Kafka, race, colonialism, assemblage, necropolitics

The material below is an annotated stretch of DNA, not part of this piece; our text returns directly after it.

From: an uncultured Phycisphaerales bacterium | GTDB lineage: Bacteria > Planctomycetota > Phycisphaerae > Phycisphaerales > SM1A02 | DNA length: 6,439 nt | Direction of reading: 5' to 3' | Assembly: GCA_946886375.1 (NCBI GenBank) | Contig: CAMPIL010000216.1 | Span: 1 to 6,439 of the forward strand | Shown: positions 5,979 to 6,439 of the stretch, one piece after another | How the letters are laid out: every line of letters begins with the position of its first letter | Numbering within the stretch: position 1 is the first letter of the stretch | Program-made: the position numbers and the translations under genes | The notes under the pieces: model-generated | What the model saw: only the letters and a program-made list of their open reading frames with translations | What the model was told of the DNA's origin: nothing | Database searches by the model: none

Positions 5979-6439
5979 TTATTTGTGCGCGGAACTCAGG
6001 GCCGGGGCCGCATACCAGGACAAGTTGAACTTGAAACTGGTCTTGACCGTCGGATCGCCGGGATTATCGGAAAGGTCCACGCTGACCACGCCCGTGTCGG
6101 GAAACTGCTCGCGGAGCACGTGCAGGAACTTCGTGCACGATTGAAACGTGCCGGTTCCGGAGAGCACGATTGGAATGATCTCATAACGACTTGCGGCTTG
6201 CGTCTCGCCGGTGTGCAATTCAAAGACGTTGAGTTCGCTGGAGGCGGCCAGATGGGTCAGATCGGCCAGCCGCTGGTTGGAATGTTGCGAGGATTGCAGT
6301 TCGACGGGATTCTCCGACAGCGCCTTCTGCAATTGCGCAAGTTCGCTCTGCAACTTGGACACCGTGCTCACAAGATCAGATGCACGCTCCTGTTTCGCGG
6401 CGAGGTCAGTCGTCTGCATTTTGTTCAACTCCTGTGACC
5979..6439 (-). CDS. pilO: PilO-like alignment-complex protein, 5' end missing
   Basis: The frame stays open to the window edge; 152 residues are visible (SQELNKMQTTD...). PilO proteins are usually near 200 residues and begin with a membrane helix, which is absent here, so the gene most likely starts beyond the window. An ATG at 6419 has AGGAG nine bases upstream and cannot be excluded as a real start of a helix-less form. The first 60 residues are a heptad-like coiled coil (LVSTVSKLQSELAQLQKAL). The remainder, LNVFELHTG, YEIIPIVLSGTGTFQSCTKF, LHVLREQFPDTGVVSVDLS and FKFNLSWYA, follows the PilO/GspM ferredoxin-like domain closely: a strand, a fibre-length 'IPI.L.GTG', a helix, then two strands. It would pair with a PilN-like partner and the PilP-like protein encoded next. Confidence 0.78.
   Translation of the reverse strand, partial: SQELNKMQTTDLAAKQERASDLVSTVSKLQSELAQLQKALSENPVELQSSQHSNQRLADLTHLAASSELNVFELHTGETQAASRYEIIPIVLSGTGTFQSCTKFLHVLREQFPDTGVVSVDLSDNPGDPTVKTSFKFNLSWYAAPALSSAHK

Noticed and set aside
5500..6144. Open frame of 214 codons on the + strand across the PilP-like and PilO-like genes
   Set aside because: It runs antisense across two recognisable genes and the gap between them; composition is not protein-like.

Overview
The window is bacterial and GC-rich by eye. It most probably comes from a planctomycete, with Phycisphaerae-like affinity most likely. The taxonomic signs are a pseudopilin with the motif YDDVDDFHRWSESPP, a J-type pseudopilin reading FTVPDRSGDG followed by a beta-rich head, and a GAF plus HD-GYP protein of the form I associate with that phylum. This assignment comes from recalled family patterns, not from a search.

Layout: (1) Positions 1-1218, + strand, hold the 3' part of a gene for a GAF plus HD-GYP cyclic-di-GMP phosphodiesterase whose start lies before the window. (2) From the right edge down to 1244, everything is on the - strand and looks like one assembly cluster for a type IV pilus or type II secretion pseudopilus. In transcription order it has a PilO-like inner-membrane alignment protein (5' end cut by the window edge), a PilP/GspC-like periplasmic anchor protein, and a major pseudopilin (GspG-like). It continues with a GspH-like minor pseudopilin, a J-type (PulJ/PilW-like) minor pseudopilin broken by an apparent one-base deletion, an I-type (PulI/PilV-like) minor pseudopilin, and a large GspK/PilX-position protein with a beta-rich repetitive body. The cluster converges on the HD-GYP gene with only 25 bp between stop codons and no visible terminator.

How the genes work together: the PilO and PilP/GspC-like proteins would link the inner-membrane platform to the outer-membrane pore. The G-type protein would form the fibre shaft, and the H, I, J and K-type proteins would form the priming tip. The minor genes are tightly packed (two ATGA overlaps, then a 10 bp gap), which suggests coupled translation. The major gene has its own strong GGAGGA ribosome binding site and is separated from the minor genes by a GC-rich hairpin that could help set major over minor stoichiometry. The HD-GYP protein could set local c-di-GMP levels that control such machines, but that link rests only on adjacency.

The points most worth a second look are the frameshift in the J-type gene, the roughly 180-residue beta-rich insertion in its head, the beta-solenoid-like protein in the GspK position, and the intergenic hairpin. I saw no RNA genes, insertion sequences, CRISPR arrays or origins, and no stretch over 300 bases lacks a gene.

Franz Kafka’s short story “In the Penal Colony” has been widely, even exhaustively studied. However, there is a dearth of analysis which stresses the centrality of the colony as a site, and race as a structure, in this text in a sustained and appropriately nuanced manner. While Kafka’s work is often read as representing universal conditions of domination and alienation, this paper argues that “In the Penal Colony” illustrates specific political processes and relations which belong to colonial and racialized orders of power. Reading “In the Penal Colony” alongside theorists such as Frantz Fanon, Achille Mbembe, and Saidiya Hartman, this paper offers an inroad towards the jarring energy of the penal colony, which remains ill-defined when the structures of colonialism and the category of race are not foregrounded. Such a reading occasions timely consideration of the mechanisms of racialized violence which operate(d) within the colony as a world-historical formation, suggesting a critique of the way power constructs subjects, apportions violence, and deploys mechanisms of domination.



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